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J Am Coll Cardiol. 2003 Mar 5;41(5):737-42.

Assessment of clinical features in transient left ventricular apical ballooning.

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1
Division of Cardiology, Shimada Municipal Hospital, Shimada, Shizuoka, Japan.

Abstract

OBJECTIVES:

We sought to assess the clinical features of transient left ventricular (LV) apical ballooning.

BACKGROUND:

Although several cases regarding transient LV apical ballooning have been reported, the etiology remains unknown.

METHODS:

We investigated 17 patients (14 women, median age 74 years old with a range of 54 to 91 years old) who fulfilled the following criteria: 1) transient LV apical ballooning; 2) ST-T segment change in several leads in electrocardiogram; and 3) no history of old myocardial infarction, valvular heart disease, subarachnoid hemorrhage, or pheochromocytoma.

RESULTS:

Emotional and physical stress were observed in 16 patients (94%). Technetium-99m tetrofosmin tomographic imaging revealed decreased uptake at the apex of the left ventricle in 11 patients (85%) that later returned to uniform. No significant stenosis or angiographical slow flow in epicardial coronary arteries was observed (n = 9). Provocative focal vasospasm was induced in only one patient (14%) (n = 7). Moreover, no significant abnormality in the coronary microcirculation was detected by Doppler guidewire (n = 3) or contrast echocardiography (n = 1). No patients showed a rise in viral antibody titers. Biopsy specimens revealed interstitial fibrosis in six patients (100%) and slight cell infiltration in three others (50%) (n = 6).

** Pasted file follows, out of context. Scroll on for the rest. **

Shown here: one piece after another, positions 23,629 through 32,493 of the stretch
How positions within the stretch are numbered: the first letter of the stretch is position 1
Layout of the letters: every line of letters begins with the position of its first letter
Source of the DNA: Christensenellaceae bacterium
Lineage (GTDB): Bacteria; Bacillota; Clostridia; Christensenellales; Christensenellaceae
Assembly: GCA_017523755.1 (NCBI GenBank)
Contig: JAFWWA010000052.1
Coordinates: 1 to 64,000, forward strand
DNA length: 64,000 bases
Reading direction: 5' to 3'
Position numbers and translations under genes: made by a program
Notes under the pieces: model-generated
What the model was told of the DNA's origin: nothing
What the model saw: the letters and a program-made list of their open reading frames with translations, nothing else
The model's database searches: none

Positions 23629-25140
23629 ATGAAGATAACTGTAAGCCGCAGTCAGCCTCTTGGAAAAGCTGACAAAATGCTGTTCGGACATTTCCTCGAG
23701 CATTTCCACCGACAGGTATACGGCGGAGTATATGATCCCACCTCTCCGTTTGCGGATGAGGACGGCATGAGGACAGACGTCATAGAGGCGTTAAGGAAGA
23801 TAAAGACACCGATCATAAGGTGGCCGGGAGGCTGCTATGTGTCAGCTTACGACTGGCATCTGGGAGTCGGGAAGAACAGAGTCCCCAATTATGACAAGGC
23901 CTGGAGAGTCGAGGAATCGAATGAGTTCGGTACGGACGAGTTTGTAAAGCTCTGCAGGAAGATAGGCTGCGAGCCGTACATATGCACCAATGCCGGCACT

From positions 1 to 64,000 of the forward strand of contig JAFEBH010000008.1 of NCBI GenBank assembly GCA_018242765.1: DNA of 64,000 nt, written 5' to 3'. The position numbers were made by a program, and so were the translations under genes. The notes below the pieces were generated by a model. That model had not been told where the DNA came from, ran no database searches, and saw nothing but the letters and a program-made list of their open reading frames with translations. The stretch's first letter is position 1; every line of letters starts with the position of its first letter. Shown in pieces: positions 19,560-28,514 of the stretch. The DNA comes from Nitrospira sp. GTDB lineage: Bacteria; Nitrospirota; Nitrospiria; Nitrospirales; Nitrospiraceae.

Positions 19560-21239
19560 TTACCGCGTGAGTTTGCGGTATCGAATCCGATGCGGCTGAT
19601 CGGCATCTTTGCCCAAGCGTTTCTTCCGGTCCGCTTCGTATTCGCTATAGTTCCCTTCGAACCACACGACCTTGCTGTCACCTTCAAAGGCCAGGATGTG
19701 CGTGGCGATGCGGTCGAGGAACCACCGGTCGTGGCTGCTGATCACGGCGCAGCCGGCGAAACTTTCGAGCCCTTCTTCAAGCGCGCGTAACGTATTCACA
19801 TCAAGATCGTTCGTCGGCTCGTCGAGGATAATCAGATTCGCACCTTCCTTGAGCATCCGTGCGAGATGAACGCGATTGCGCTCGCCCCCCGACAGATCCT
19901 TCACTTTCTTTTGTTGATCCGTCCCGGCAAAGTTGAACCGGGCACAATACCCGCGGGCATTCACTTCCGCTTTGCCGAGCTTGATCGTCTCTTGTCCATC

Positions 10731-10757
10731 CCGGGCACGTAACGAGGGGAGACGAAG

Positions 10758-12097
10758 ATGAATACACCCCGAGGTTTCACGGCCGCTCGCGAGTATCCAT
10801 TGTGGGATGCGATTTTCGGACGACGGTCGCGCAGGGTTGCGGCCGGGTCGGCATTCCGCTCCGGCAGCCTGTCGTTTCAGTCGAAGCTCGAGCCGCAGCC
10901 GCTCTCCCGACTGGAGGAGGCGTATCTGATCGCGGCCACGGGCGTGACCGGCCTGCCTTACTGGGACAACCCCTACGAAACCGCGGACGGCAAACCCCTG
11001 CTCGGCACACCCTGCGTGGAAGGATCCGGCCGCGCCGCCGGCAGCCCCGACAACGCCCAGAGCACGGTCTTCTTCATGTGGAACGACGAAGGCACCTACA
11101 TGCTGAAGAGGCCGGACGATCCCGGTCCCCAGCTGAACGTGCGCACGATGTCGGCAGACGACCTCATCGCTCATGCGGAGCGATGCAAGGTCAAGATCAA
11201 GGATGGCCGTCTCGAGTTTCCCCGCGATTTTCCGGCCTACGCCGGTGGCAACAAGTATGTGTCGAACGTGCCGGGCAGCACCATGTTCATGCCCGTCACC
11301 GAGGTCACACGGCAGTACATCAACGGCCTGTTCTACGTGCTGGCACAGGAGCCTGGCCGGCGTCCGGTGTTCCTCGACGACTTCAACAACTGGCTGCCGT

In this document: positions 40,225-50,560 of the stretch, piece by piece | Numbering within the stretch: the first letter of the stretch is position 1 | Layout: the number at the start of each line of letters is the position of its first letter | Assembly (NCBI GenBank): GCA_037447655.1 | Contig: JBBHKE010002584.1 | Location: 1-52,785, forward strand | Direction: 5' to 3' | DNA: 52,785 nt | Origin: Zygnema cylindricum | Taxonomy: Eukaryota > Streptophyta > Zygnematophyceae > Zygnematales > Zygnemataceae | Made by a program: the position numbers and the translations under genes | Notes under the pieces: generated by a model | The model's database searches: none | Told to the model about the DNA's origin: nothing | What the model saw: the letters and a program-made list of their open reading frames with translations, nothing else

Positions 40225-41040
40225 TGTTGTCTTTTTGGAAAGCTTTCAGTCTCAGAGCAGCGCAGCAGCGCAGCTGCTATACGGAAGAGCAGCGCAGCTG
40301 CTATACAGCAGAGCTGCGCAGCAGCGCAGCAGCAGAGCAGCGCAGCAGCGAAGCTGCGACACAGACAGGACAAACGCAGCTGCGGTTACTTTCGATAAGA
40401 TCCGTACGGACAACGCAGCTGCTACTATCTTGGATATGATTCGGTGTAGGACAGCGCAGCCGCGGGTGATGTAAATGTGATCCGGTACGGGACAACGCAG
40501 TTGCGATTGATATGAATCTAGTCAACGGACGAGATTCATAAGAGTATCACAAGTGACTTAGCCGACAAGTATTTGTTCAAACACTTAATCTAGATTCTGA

CONCLUSIONS:

These findings suggested that neither abnormalities in the coronary circulation nor acute myocarditis was related to the etiology. Although neurogenic stunned myocardium induced by emotional or physical stress was suggested as the etiology, further investigations are necessary.

PMID:
12628715
DOI:
10.1016/s0735-1097(02)02925-x
[Indexed for MEDLINE]
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